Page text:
Abuja, Nigeria —
Nigeria and Ghana have said Friday that the US election due to hold on November 8, 2016 may be subject to “deliberate political sabotage from racist revolutionaries,” a strongly worded warning issued just as the recently measles-ravaged nation began a three week countdown to the most bitterly contested elections in recent times.
The elections mark a pivotal moment for this aging democracy of over 300 million struggling with gun violence and open police brutality that has seen countless deaths from the minority tribe of African Americans.
The statement from Foreign Ministers Geoffrey Onyeama (Nigeria) and Hanna Tetteh (Ghana) said that there were worrying indications that Trump supporters were planning an attacking on front runner Hillary Clinton, the first woman to ever reach such heights in what is supposed to be a first world country.
The North American country’s president has been busy campaigning for his party’s candidate, Hillary Clinton whose husband also served as president in a regime largely hailed as decent.
Many African observers worry that an election perceived as fraudulent could trigger racial violence and bitter divisions especially between racist misogynists and the rest of the country.
American politics is largely divided along religious and geographic lines. While a large number of the 94 million Evangelical Christians support Mr Trump who once boasted of grabbing women by the pussy, Muslims and other minorities worry that a Trump presidency could lead to attacks and massive deportations from the country which already has a lot of gun violence in its streets.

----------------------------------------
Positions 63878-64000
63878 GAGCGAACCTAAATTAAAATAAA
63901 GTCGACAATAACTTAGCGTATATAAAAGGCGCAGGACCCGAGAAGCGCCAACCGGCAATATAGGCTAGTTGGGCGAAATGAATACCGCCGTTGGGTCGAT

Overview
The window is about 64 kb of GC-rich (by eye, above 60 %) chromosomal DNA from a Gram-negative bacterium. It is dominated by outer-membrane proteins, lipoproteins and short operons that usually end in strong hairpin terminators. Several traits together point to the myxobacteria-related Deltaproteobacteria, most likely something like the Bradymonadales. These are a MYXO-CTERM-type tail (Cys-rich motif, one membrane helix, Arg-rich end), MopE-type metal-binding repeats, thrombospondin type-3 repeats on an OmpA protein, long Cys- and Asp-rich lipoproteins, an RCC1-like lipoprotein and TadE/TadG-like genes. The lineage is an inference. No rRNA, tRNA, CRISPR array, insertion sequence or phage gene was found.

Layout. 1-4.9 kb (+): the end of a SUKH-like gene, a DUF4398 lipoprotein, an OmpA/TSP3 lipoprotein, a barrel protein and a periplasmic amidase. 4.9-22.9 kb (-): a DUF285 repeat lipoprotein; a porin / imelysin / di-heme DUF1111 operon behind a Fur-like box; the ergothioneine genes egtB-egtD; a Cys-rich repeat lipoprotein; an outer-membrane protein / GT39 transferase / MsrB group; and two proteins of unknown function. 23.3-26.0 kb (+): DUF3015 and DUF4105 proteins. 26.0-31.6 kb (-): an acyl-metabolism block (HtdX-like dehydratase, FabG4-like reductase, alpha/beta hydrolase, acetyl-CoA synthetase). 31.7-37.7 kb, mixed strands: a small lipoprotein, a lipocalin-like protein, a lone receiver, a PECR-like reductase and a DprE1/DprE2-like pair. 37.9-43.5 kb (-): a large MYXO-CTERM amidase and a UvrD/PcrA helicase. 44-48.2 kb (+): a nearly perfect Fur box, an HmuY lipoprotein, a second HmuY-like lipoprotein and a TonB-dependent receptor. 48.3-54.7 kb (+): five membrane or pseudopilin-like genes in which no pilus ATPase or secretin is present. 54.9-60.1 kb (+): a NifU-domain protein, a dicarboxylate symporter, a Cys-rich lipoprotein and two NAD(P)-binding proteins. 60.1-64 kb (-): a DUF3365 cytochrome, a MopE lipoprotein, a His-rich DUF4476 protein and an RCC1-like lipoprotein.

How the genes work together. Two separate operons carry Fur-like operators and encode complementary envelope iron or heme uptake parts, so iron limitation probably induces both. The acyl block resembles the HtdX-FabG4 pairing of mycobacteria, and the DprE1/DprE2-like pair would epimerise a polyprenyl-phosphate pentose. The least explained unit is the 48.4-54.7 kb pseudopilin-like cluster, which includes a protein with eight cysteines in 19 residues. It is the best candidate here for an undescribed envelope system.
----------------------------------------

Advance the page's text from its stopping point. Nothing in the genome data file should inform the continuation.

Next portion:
African Presidents are now meeting in Abidjan to consider intervention options in the event of violence from Trump supporters escalating.
Earlier on Wednesday, president Jacob Zuma of South Africa and Muhammadu Buhari of Nigeria in a joint statement following talks on how to strengthen the African Union, warned that Trump allowing an attack on Mrs Clinton could trigger civil war and destabilize the whole North American region.
“We understand the real and present danger of the destabilization of such a region,” Buhari said.
“We are currently not in a situation to bear the burden of millions of refugees who might spill over into our borders fleeing violence and so we urge the warring parties to embrace peace,” Zuma added.
Zimbabwean president Robert Mugabe suggested that a Clinton-Trump power sharing deal may bring peace back to the troubled North American country.
"If the parties don't come to agreement now, today, the possibilities for the United States will become very difficult, if not dangerous," Mr. Mugabe told the gathering of African heads of states via Skype. "I really need to emphasize to you that if they do not have an agreement, if they do not move to a unity government, the African Union States may not be able to support the United States. It has worked for us and it can work for them.”
Kenyan President Uhuru Kenyatta on his part offered to broker a peace deal in Nairobi between warring parties Clinton and Trump before the elections on November 8. Agreeing with Mr Kenyatta, observer to the African Union Archbishop Desmond Tutu also suggested a truth and reconciliation commission to deal with all the lies, hate and threats that have threatened to mar the US elections.
“Without truth, there cannot be reconciliation,” 85 year old Tutu said before breaking into a dance.
America expert and fellow of the institute of North American studies in Bujumbura, Dr. J J C Okocha, has said that unless something is done quickly, the African Union may find itself having to send in troops to quell post electoral violence. “I see boots on the ground if something is not done,” Okocha said.
Police officers in the US have killed almost 200 black people in 2016 alone, according to a project by The Guardian that tracks police killings in America. It is unclear what incumbent president Barrack Obama is doing to prevent these killings.